Arch-communalist Modi sworn-in as India’s prime minister for second time
1 June 2019
Narendra Modi, the leader of the Hindu supremacist Bharatiya Janata Party (BJP), was officially sworn in to serve a second term as India’s Prime Minister Thursday. Indian President Ram Nath Kovind also administered the oath of office to 57 others—all but four of them from the BJP—who will serve under Modi in the cabinet of the BJP-led National Democratic Alliance (NDA) government.
The BJP and NDA were returned to power with an increased majority in the elections, held over seven phases in April and May, for the Lok Sabha, the lower but more powerful house of India’s bicameral parliament. With a 37.4 percent share of the popular vote, the BJP won 303 of the 545 Lok Sabha seats, giving it an absolute majority in the Lok Sabha for the second consecutive election. The BJP’s twenty odd NDA allies picked up a further thirty seats, giving the BJP-led alliance a total of 353.
Indian big business and its media outlets strongly backed the return to power of the BJP/NDA, viewing it as their best means to accelerate the pace of “pro-market” reform and to aggressively pursue their great-power ambitions on the world stage.
They have been quick to hail the election results as a popular endorsement of Modi’s “strong” government and the BJP’s noxious Hindutva ideology. They do so with the aim of intimidating working people—the vast majority of whom either voted for the BJP’s opponents or did not vote—and delegitimizing the opposition to the Modi government that will rapidly emerge from India’s workers and toilers.
Recent years have witnessed a mounting wave of social struggles. This includes militant strikes by auto and other workers in India’s globally-connected manufacturing sector as well as by teachers and other state employees, farmer protests against low-support prices and subsidy cuts, and popular agitations against environmental devastation.
But the opposition of India’s workers and toilers to austerity, reaction, and war could find no expression within the Indian political establishment. The BJP’s electoral opponents—the Congress Party, the Stalinist parliamentary parties, and a host of smaller regional chauvinist and caste-based parties—are all deeply discredited. This is because of their own decades-long role in implementing neo-liberal policies that have made India one of the world’s most socially unequal societies, support for the rapid expansion of India’s military, complicity in cementing an Indo-US “global strategic partnership,” and corrupt ties to various cliques of crony capitalists.
Both the Congress, the Indian bourgeoisie’s traditional party of government, and the Stalinist parliamentary parties–the Communist Party of India (Marxist), or CPM, and the Communist Party of India (CPI)—suffered historic electoral debacles. The Congress, which ran a Hindutva-lite campaign and competed with the BJP in making bellicose threats against Pakistan and celebrating Indian’s military as “heroes,” polled just 19.5 percent of the vote. Under the leadership of Rahul Gandhi, whose mother, father, grandmother and great-grandfather all preceded him as party president, the Congress won 52 Lok Sabha seats, not enough even to be recognized as the official opposition.
Between them the Stalinist CPM and CPI won only five seats, and of these four were on the coattails of a right-wing electoral bloc in Tamil Nadu, in which they were junior partners of the DMK and the Congress. For decades the Stalinist parties and their trade union affiliates suppressed the class struggle and supported, in the name of blocking the Hindu right’s rise to power, a succession of right-wing governments, most of them Congress-led. By politically paralyzing the working class, the Stalinists created conditions in which the BJP could divert popular anxiety and frustration over mounting economic insecurity and social inequality behind communal reaction.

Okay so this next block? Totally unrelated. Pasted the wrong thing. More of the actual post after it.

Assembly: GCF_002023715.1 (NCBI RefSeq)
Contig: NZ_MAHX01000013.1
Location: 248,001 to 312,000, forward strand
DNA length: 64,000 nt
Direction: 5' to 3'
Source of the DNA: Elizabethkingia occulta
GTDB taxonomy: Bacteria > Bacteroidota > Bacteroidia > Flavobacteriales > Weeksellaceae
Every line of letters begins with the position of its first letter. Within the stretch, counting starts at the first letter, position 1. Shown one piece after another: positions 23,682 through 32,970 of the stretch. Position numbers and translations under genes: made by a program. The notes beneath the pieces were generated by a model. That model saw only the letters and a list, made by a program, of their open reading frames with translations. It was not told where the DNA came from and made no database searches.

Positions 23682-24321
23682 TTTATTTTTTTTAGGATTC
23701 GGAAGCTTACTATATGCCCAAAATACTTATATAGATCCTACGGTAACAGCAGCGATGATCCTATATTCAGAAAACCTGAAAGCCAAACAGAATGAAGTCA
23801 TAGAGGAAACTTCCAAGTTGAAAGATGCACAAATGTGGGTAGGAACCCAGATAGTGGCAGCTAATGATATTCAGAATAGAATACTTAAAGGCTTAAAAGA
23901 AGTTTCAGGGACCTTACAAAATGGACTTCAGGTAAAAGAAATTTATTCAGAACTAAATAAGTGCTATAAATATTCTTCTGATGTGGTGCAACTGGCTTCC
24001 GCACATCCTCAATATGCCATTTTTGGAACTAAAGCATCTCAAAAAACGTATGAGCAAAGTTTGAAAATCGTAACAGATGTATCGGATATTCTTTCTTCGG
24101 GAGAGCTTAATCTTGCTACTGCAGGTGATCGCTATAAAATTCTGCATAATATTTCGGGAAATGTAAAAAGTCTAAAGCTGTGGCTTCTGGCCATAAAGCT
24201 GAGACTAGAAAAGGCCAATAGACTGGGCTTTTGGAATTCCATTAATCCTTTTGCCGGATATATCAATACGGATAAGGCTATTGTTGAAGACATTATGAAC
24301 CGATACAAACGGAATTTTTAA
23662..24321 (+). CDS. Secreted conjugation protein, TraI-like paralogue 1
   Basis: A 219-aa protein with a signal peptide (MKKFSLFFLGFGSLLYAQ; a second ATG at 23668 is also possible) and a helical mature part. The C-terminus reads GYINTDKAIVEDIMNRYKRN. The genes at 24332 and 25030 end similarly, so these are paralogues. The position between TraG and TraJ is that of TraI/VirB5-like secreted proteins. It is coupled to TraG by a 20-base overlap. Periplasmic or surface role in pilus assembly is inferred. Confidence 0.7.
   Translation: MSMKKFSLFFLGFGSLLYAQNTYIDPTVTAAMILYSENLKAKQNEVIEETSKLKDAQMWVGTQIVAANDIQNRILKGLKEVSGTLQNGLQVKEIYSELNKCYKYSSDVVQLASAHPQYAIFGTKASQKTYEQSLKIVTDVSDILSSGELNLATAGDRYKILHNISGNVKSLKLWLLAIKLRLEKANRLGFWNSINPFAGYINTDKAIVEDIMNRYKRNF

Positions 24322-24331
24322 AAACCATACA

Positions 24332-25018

A cabinet of reaction
Modi’s restructured cabinet boasts 21 new members. The most prominent and important are the new Home Minister, BJP President Amit Shah, and Subhramanyam Jaishankar, a former foreign secretary. The latter has been appointed India’s external affairs or foreign minister, although he is not a member of either chamber of parliament.
Jaishankar’s predecessor, Sushma Swaraj, did not contest the elections due to her ailing health. Rajya Sabha MP Arun Jaitley, hitherto Modi’s most important minster, has also had to step down, at least for the moment, due to ill health. Jaitley was finance minister throughout Modi’s first five-year term and doubled as defence minister for two half-year stretches in 2014 and 2017.
The appointment of Shah to head the ministry charged with internal security is a vile provocation and must be taken as a warning that Modi will deploy ruthless state violence against mounting social opposition.
Considered Modi’s right-hand man, Shah has been a close associate of the Indian prime minister since his days as Gujarat’s Chief Minister. As BJP president, Shah orchestrated the BJP election campaign, which featured bellicose attacks on Pakistan, the whipping up of animosity toward Muslims and Bangladeshi migrants, and the promotion of an indicted Hindutva terrorist, Pragya Singh Thakur, as a “star” BJP candidate. He also oversaw the five-year campaign to expand the BJP’s power and reach that preceded the 2019 polls, plotting out a strategy in which communal provocation and polarization and bribery of political adversaries were key weapons.